Wiping Doggett Off the Map

Renewed efforts to redistrict Lloyd Doggett out of office

You're not paranoid if they really are out to get you.

Austin Congressman Lloyd Doggett is convinced that Texas Republicans are after him, and he's warning Travis County residents that the GOP is cooking up a plan to divide them into even more congressional districts in yet another attempt to drive him from office. "Apparently, Tom DeLay did not go far enough for my colleagues Mr. [Lamar] Smith and Mr. [Michael] McCaul," Doggett said, referring to Travis' other two congressmen, who, he said, "have offered to the Texas Leg­islature a map last week that divides Travis County not in three ways but in four ways."

Doggett can't produce a copy of this map – he said he hasn't actually seen it and has only had it described to him by colleagues who have – but after DeLay and other Repub­licans carved Travis into three ridiculously gerrymandered districts back in 2003 in an openly admitted attempt to oust him, there's no reason not to believe Doggett now. Given that Doggett is possibly Texas' most liberal congressman – and in recent months, a major thorn in Gov. Rick Perry's side due to feuds over education funding – it's no secret that Repub­licans would pop the cork on cases of Champagne if he could be retired.

Doggett made his claims at a press conference Monday with a horde of current and former Travis County Democratic office holders standing behind him – including several Aus­tin City Council members, Travis County com­mis­sioners, and state representatives. The proposed map, Doggett said, would connect much of west and south Travis County with West Texas in one district, leaving Smith "a good chunk of Austin" in another and McCaul with something similar to his current West Lake Hills-to-Houston boundaries. As for Dog­gett's District 25, "it will reduce the proportion of [Travis] that I serve from about half of the population to a little more than a fourth of the population." The rest, he said, would stretch down I-35 to San Antonio. The current District 25 includes south and southeast Travis and then stretches farther southeast to cover several rural, conservative counties.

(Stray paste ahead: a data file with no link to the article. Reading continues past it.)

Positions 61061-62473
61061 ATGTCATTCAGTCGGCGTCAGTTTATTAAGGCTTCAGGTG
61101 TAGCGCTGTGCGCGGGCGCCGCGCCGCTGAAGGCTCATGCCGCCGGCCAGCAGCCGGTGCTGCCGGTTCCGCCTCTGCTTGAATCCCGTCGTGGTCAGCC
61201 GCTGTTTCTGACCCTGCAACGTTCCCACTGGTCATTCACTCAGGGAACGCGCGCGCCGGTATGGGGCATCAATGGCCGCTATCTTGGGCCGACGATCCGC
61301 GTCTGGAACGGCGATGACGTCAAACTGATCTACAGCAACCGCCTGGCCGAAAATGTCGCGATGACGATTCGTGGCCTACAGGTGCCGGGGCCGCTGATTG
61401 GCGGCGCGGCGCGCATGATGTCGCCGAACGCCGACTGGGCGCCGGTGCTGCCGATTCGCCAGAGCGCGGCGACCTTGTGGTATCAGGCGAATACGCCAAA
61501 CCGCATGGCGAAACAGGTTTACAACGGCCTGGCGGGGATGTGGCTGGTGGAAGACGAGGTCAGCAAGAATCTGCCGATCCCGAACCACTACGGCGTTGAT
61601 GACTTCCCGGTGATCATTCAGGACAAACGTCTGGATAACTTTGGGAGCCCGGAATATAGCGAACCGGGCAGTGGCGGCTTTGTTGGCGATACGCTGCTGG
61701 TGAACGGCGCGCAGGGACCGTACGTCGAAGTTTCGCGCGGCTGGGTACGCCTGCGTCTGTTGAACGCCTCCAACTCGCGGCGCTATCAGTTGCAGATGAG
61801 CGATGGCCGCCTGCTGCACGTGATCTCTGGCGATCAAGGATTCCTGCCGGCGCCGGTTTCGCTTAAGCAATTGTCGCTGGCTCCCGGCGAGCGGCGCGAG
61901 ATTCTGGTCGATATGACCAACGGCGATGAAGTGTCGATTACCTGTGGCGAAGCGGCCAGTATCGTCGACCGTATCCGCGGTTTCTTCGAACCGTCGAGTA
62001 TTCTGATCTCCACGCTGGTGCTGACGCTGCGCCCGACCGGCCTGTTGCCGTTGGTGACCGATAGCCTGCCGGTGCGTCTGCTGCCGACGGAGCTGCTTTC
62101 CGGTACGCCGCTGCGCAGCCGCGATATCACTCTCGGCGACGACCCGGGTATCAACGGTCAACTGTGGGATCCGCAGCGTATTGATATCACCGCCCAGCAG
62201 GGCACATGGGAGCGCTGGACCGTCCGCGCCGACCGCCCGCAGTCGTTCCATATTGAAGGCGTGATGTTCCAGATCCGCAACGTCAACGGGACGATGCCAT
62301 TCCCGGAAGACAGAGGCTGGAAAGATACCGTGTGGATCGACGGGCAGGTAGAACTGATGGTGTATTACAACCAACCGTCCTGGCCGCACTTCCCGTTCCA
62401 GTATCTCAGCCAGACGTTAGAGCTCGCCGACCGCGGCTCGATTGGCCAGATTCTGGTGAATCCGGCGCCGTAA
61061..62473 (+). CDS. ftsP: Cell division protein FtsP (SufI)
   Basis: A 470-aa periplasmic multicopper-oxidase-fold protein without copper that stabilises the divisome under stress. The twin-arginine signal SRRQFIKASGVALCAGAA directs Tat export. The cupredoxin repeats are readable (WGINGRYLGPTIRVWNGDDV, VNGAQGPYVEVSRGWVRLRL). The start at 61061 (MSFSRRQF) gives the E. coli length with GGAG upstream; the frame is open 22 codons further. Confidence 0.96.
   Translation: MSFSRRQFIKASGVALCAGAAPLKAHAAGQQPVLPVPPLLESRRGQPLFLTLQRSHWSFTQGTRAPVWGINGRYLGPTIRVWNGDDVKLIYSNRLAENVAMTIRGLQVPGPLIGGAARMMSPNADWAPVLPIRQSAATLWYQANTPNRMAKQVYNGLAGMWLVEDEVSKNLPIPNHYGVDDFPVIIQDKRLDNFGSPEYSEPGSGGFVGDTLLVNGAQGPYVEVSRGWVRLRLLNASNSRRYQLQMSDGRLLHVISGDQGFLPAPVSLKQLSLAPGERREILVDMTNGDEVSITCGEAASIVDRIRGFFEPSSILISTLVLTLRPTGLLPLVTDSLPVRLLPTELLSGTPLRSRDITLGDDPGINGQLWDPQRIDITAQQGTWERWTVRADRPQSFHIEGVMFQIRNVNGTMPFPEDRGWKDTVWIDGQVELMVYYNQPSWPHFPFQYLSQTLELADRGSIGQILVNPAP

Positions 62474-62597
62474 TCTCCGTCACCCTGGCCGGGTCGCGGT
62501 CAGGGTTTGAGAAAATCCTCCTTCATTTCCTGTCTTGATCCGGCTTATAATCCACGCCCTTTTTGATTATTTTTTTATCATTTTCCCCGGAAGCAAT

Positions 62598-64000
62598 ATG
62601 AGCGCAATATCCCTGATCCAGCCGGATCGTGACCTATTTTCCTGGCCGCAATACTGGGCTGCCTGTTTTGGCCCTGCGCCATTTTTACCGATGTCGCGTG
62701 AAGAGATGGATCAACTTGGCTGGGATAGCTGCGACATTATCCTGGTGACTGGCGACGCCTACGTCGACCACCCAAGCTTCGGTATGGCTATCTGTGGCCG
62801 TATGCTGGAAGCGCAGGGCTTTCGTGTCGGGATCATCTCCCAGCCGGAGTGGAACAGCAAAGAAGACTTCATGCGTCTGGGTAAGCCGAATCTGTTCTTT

When first elected in 1995, Doggett represented a very different District 10 (now McCaul's district) that included almost all of Austin and was entirely contained in Travis County. The officials by his side pleaded for a return to something similar. "There's room within the city alone to have a congressman represent our common interests," said Austin Mayor Lee Leffingwell. The ideal Texas congressional district population, according to the U.S. Census Bureau, would be 698,488. According to the 2010 census, Austin's population is 790,390, and Travis County's is 1,024,266. "Certainly we would have to have more than one congressman to represent the entirety of Travis County," Leffingwell continued. "A good plan, I think, would be to draw a line along [Loop] 360."

The alleged District 25 that Doggett describes sounds very similar to one proposed by the Mexican American Legal Defense and Education Fund to serve as a federally required "minority opportunity district" – one that would allow racial minorities to determine the election outcome. But Dog­gett said it wasn't exactly the same, and Travis County legislators with significant minority constituencies said that, regardless of skin color, Doggett (who is white) has represented their communities well. District 46 state Rep. Dawnna Dukes, who is black, recalled how, shortly after being elected, she rode horseback in a Juneteenth parade alongside Dog­gett. "All the African-Americans and Hispanics kept screaming, 'Con­gress­man Doggett! Congressman Doggett!' I wanted to knock him off that horse," she said, laughing.

Additionally, state Rep. Eddie Rodriguez penned a letter to the House Redistricting Committee, co-signed by several local Hispanic leaders, that stated, while not mentioning Doggett by name: "We are specifically opposed to any plan that divides Austin into several pieces and attaches one piece to a Congress­ion­al district in San Antonio." Austin City Council Member Mike Martinez added, "There are many things that are wonderful about partnering with San Antonio and sharing with San Antonio, but our congressman is not one of those."

A statement from McCaul's office said, "In my conversations with Representative Doggett we've discussed that it makes more sense for me to represent western Travis County where it is more conservative and for him to represent eastern Travis County where it is more liberal." Smith did not respond to specific questions but wrote in an email: "The legislature is beginning the process of drawing new Congressional districts for Texas and we are happy to provide input when asked as the process progresses. We have confidence that the Texas legislative leaders will draw a fair and equitable map that reflects the growth Texas has experienced over the last decade."

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  • More of the Story

  • Getting Map Happy

    Local districts might fare better than congressional ones

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